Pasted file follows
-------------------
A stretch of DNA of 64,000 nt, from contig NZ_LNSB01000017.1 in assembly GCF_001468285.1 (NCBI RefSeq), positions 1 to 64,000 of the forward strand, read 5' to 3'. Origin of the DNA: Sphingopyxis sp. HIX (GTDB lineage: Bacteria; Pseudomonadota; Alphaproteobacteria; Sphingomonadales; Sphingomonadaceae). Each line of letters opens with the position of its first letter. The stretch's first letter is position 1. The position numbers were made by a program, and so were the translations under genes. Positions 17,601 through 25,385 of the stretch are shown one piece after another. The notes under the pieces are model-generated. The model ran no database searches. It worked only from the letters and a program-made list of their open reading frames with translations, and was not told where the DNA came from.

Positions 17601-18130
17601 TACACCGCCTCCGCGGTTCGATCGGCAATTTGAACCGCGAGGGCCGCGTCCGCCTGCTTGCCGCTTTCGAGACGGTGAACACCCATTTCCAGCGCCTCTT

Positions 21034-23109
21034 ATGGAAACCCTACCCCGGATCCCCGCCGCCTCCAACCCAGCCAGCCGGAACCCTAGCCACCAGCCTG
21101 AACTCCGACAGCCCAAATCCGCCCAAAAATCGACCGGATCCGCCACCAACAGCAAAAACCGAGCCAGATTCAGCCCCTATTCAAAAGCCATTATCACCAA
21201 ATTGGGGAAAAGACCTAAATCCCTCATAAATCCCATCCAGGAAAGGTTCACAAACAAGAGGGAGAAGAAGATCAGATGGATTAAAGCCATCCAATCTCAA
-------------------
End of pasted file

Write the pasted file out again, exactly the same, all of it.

A stretch of DNA of 64,000 nt, from contig NZ_LNSB01000017.1 in assembly GCF_001468285.1 (NCBI RefSeq), positions 1 to 64,000 of the forward strand, read 5' to 3'. Origin of the DNA: Sphingopyxis sp. HIX (GTDB lineage: Bacteria; Pseudomonadota; Alphaproteobacteria; Sphingomonadales; Sphingomonadaceae). Each line of letters opens with the position of its first letter. The stretch's first letter is position 1. The position numbers were made by a program, and so were the translations under genes. Positions 17,601 through 25,385 of the stretch are shown one piece after another. The notes under the pieces are model-generated. The model ran no database searches. It worked only from the letters and a program-made list of their open reading frames with translations, and was not told where the DNA came from.

Positions 17601-18130
17601 TACACCGCCTCCGCGGTTCGATCGGCAATTTGAACCGCGAGGGCCGCGTCCGCCTGCTTGCCGCTTTCGAGACGGTGAACACCCATTTCCAGCGCCTCTT

Positions 21034-23109
21034 ATGGAAACCCTACCCCGGATCCCCGCCGCCTCCAACCCAGCCAGCCGGAACCCTAGCCACCAGCCTG
21101 AACTCCGACAGCCCAAATCCGCCCAAAAATCGACCGGATCCGCCACCAACAGCAAAAACCGAGCCAGATTCAGCCCCTATTCAAAAGCCATTATCACCAA
21201 ATTGGGGAAAAGACCTAAATCCCTCATAAATCCCATCCAGGAAAGGTTCACAAACAAGAGGGAGAAGAAGATCAGATGGATTAAAGCCATCCAATCTCAA